Daughter of Las Vegas Mobster Moe Dalitz Attends Mob Museum Open - 8 News NOW

Daughter of Las Vegas Mobster Moe Dalitz Attends Mob Museum Opening

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Suzanne Dalitz donated items to the Mob Museum. Suzanne Dalitz donated items to the Mob Museum.

LAS VEGAS --  The Mob Museum in downtown Las Vegas opened Tuesday with fireworks and fanfare. There are more than 600 artifacts inside the museum. It is the largest collection of mob related law enforcement memorabilia under one roof.

Many of the VIP guests were family members of infamous Mob bosses. One attendee was Moe Dalitz's daughter, Suzanne.

Moe Dalitz was a bootlegger from Cleveland who wanted to start fresh running the Desert Inn Hotel and Casino. He also became a real estate developer and philanthropist but his daughter said he could never shake his mob ties.

The Mob Files - view a special section of mob-related stories and videos

"It was clear he was powerful. It was clear he was rich. It was clear everything moved for him," said Suzanne Dalitz.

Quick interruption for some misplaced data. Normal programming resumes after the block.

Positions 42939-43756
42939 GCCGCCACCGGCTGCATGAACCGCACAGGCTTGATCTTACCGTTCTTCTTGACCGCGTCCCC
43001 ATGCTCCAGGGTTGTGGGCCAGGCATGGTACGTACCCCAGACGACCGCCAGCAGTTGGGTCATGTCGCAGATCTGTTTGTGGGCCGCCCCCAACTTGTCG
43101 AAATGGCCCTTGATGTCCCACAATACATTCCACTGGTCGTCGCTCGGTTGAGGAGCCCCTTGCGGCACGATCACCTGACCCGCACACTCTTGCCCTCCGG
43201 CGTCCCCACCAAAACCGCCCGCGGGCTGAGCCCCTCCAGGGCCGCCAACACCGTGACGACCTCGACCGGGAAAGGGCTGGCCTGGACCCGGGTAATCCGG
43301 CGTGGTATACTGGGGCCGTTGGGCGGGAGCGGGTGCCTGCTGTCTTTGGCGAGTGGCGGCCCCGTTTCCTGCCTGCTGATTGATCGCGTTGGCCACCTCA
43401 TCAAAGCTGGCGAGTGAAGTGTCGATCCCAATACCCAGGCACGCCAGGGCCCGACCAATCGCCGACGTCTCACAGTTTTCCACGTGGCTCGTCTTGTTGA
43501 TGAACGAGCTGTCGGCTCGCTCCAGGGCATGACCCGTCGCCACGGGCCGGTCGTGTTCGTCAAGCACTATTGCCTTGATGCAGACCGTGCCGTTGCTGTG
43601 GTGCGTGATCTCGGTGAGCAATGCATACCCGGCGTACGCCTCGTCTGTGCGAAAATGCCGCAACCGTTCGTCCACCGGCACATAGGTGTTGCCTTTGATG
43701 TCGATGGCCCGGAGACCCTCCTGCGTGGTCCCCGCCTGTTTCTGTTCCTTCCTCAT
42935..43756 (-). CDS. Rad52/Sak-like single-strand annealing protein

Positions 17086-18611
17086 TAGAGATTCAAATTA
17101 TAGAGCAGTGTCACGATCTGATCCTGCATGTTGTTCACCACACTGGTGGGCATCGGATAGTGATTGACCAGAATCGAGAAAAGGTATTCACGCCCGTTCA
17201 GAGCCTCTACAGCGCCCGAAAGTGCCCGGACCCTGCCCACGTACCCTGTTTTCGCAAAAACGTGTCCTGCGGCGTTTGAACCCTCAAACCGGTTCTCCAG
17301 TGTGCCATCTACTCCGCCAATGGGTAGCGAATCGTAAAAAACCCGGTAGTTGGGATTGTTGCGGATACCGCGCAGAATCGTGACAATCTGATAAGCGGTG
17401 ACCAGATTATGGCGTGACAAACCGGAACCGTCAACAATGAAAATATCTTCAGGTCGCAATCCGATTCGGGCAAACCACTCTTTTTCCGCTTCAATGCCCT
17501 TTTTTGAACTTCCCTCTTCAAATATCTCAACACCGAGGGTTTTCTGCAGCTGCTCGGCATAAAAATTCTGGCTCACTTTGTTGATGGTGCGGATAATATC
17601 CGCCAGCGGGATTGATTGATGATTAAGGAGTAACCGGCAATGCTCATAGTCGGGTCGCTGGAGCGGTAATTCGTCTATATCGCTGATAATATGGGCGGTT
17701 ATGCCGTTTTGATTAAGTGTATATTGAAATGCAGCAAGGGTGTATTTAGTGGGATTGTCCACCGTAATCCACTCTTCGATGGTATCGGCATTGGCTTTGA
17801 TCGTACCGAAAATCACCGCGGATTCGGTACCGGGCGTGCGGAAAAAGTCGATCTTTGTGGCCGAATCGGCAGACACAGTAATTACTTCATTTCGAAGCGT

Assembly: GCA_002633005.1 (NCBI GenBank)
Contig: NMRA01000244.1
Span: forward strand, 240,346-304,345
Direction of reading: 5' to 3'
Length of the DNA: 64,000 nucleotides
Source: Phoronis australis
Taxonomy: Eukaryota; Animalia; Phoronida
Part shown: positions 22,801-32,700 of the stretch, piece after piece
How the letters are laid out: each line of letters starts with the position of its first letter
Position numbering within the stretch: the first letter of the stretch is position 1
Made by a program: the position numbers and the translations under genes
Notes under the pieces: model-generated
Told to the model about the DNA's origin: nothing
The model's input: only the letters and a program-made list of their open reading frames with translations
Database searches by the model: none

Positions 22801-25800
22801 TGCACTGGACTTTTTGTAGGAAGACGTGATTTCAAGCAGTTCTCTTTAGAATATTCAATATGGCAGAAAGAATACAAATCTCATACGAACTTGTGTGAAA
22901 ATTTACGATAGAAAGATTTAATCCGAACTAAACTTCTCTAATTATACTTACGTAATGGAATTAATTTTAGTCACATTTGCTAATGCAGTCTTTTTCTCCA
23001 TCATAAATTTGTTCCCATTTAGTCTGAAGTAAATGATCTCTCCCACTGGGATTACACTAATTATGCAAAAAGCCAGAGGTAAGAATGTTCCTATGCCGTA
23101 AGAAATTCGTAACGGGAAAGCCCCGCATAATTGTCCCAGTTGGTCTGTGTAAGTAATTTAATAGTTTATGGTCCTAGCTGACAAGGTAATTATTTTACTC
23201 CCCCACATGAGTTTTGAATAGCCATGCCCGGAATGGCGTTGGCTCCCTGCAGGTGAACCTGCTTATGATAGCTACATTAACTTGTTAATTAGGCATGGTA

She was the only child of Moe and Averill Dalitz. Suzanne was sheltered from her father's mob associations. However, when she was 12-years-old, she read about Murder Inc. and saw her father's name.

"So, I said, 'did you know these people?' He said, 'I'm no angel, I did know these people but I made a point of walking between the raindrops. I think I've been a good citizen and a good man and a good father.'"

Moe Dalitz tried to go clean. He developed the Las Vegas Country Club and Sunrise Hospital.

Suzanne's life was far from Hollywood sagas like the movie Casino and the television shows  The Sopranos and Mob Wives.

SLIDESHOW of the Mob Museum

"My father was a racket man, he was in legitimate businesses. He was a licensed holder for gaming, my father didn't carry a gun, he didn't whack people, he was a gentleman," she said.

Still, Dalitz's Mob past and friends like Meyer Lansky followed him into retirement.

"He hadn't committed a crime in 30 years," Suzanne Dalitz said. She added that her father felt hounded and pursued up until his death because of his past.

She donated many pictures and artifacts about her father to the Mob Museum because she feels the history needs to be told.

"Would it be Las Vegas without that? It's really hard to say."

Suzanne Dalitz said many of her father's associates weren't thrilled about the Mob Museum documenting their businesses. She's writing a memoir about her father's life and how he helped shape Las Vegas.

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